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Understanding the “July Effect”

It’s no coincidence that July is National Medical Malpractice Awareness Month. July is a particularly dangerous month for patients in teaching hospitals around the U.S. In academic medicine, July is the month where new students and trainees start practicing on patients. This translates into a higher margin of human error and greater risk for malpractice and poor patient health outcomes during the month of July. In fact, a Johns Hopkins study found medical malpractice to be the third-leading cause of death in the United States.

Learn more about the “July Effect” to better protect yourself from medical errors as a patient in San Jose.

Is the July Effect Documented Statistically?

In July, teaching hospitals and academic medical centers in America turn over staff members. Experienced residents graduate and advance stations. Newer, less-experienced medical school graduates replace them. The July Effect is more than just a superstition or an assumption: it is a real phenomenon with scientific studies and facts supporting its authenticity. Although more than 20 years of research (focusing on surgical outcomes) have not confirmed a conclusive relationship, studies have revealed the following patterns:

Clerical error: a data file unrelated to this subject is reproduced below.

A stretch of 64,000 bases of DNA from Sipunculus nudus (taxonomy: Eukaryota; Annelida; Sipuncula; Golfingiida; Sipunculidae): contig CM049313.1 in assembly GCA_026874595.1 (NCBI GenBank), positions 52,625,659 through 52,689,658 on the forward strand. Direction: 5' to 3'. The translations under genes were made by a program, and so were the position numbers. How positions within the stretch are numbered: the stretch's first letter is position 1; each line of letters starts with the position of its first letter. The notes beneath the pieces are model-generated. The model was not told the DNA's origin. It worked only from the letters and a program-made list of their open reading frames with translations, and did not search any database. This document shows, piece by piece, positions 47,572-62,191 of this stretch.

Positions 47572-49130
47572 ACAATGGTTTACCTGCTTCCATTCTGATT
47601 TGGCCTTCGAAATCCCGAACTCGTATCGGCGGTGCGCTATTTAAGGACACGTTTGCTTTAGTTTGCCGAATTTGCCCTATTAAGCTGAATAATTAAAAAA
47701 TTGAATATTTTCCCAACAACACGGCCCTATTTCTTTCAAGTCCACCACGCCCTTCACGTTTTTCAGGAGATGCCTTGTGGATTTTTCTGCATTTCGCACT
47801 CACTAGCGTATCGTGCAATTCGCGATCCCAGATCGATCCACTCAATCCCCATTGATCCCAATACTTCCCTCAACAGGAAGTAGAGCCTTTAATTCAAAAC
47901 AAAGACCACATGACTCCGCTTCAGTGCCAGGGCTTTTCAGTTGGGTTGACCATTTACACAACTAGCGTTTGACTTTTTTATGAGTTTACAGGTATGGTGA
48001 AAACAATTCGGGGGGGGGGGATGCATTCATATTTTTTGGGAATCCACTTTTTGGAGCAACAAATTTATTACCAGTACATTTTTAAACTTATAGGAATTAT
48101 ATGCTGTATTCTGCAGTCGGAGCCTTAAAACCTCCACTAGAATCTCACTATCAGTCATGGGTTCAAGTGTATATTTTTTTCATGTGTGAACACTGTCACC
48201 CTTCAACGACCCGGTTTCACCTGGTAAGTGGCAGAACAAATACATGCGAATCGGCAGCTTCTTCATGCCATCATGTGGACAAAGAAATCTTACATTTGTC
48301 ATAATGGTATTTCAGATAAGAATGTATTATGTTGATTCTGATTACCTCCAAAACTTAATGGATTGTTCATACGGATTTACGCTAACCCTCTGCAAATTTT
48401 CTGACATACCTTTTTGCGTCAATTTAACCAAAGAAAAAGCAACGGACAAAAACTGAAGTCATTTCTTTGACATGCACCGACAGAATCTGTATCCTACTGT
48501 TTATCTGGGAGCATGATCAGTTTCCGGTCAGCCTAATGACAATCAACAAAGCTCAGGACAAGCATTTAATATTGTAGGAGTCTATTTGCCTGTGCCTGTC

While it is true that many studies of the July Effect have involved small sample sizes and other limitations, a systematic review of data shows that studies with higher-quality designs are the same ones that find increased mortality rates and decreased efficiency during July residency changes. The actual correlation between residency transitions and higher risk of patient harm might remain unknown, but there is enough evidence to warrant extra caution in patients of teaching hospitals during July.

Injured at a Hospital During July? Learn Your Rights

There is a very real possibility the July Effect does in fact exist, and does increase the risk of patient injuries, illnesses, and deaths. If you or a loved one suffered injury, illness, infection, health complications, poor health outcomes, or wrongful death at a teaching hospital in San Jose during the month of July or the academic first quarter, consult with a medical malpractice attorney. A lawyer can investigate the situation and help you determine whether or not the student adhered to the accepted standards of care in the medical industry.

Medical malpractice can occur at any time of the year, at any hospital. Inexperienced, untrained, and incompetent student physicians taking over for seasoned residents in July, however, might increase the risk of malpractice and patient harm during this month. Be extra vigilant about protecting your rights as a patient this July in San Jose.